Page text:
View Full Version : Saddle pad to insure correct fit?

florida foxhunter
Apr. 1, 2012, 08:20 AM
I am a breeder and competitor, and have many different horses (different ages and sizes) to ride. I only have two Antares saddles (wide and medium trees).

I seem to remember recently seeing an atricle saying that fleeces are the most effective saddle pad to eliminate pressure points and make saddles fit the best.

I want to be sure I'm using the best. I am considering purchasing a leather (Coffin or Saddle Right) pad, new sheepskin half pad, (I already have a gel pad and fleece half pads). I have a youngster that I just obtained (without much topline yet) and he seems a bit backsore........


Melissa.Van Doren
Apr. 1, 2012, 08:47 AM
If the saddle *almost* fits, I like Fleeceworks sheepskin with memory foam inserts for thicker padding and Thinline sheepskin with Ultra inserts for thinner padding, alone or under a regular thickness pad.

If the saddle is too narrow, really bridges, or otherwise just doesn't fit the back, no amount of padding is going to work.

Apr. 1, 2012, 09:47 AM
For pressure relief my vote is the Ecogold Triple protection pad. I also use Ecogold hunter and jumper pads. The have a built in half
Pad of memory foam.

I am definately biased.

Apr. 1, 2012, 05:45 PM
The Saddle Right pad can't be beat! Especially when combined with Antares.

Apr. 1, 2012, 05:48 PM
Fleece/sheepskin pads can get a bit lumpy over time if not well cared for which can cause uneven pressure. I have the leather saddlerite pad and my horse feels very comfy in his back and does not show any pain or discomfort when being curried all over his back.

Apr. 1, 2012, 08:21 PM
Honestly I've found that a good old fashioned wither pad (http://www.doversaddlery.com/images/l/0001917.jpg) works with my wide tree saddle to fit a huge variety of horses.

Apr. 1, 2012, 09:52 PM
I love my ogilvy pad, I ride small TB's to large WB's with the same saddle and it really seems to fill in any gaps and allows ample room at the withers.

Apr. 2, 2012, 03:31 PM
OP, it really depends on where and why the saddle doesn't fit.

When you palpate his back, where is he tight or sore?

Does the saddle rock and back forth when you post? IME, this "rolling pin" movement of a saddle creates a lot of pain quickly. It's also hard to fix because is usually originates in a tree that's just the wrong shape for Horseling's back.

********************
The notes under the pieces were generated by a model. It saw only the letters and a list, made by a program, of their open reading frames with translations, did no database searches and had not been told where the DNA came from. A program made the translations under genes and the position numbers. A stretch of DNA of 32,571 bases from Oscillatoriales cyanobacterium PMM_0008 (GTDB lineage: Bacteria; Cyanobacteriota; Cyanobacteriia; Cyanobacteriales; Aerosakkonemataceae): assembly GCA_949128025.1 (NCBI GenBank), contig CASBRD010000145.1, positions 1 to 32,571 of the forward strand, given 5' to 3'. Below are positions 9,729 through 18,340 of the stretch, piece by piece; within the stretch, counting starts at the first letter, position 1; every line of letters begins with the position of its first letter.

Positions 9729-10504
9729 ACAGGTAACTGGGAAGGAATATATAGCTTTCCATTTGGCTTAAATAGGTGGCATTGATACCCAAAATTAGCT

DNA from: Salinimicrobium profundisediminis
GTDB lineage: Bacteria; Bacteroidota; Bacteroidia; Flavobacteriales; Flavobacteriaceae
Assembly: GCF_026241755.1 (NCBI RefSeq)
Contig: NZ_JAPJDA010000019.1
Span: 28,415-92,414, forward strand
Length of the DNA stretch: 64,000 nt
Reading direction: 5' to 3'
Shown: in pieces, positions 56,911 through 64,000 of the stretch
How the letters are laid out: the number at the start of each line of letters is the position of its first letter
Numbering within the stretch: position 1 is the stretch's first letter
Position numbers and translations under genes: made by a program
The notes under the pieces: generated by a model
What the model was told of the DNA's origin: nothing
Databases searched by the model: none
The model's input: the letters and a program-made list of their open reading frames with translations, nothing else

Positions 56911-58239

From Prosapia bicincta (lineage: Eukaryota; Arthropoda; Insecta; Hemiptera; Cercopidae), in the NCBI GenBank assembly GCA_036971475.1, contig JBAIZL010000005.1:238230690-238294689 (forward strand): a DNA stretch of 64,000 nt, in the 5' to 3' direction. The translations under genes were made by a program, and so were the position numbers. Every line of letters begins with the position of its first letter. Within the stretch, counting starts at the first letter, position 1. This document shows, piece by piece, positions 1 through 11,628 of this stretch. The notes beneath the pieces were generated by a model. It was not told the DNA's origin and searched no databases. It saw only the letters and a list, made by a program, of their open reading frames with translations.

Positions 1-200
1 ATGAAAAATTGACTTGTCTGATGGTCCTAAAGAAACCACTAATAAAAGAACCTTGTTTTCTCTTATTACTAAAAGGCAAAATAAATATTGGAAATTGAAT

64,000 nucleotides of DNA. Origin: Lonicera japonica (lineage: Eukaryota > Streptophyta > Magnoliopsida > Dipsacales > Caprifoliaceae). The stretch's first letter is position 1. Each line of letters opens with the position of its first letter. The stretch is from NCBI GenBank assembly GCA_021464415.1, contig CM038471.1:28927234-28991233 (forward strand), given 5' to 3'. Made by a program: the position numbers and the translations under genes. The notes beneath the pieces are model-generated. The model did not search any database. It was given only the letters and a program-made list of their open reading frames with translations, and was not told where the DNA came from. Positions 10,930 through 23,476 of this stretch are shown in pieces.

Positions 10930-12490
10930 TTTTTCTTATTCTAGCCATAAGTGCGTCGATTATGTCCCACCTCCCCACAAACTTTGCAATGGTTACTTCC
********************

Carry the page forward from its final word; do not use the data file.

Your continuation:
My advice: Don't buy a pad until you know what problem you are trying to fix.

Apr. 2, 2012, 04:09 PM
P - I'll email you, but you are welcome to borrow one of my sheepskin half pads for a couple of weeks if you'd like to try it out. I have several, as my older mare definitely prefers sheepskin rather than gel or Thinline pads.

That said, I'm considering trying an Ecogold pad, since I've heard great things about them. (And have much less back soreness myself since switching to memory foam mattress topper, and then full mattress. Not equivalent, I know, but still....)

Apr. 2, 2012, 09:32 PM
I agree with mvp.

I have just about every back pad known to man. Off of the top of my head I know I've got:

Saddleright pads
Mattes pads
Fleeceworks pad (with shims)
Ecogold pad
thinline pad
thinline pad (with inserts)
A couple of Beval pads (the fleece wither relief pads)
and maybe 10-15 other non-name-brand pads (wither relief pads, riser pads, felt pads, memory foam pads, etc.)

I use my thinline pad with inserts on my big jumper gelding who has a County saddle that fits his shape well, but could use a little bit of a rear riser. I can interchangeably use my Ecogold, saddleright, or Mattes pads on my mare whose County fit her really well until she lost a little muscle and now needs just a little "fill." And I cycle through all of my pads on my baby whose shape seems to be constantly changing. I've noticed that my Ecogold pad makes the saddle bridge a bit and I seem to have better luck with my fleece pads. But I also shim those pads right in the dip behind his withers and so I think it has more to do with his shape relative to the saddle than anything else.

I guess my point is that, like mvp said, until you know what you're trying to fix there's no point in investing in any of the expensive backs pads. On the other hand, if you're just trying to arm yourself with a bunch of different types of pads I think you're probably on the right track :)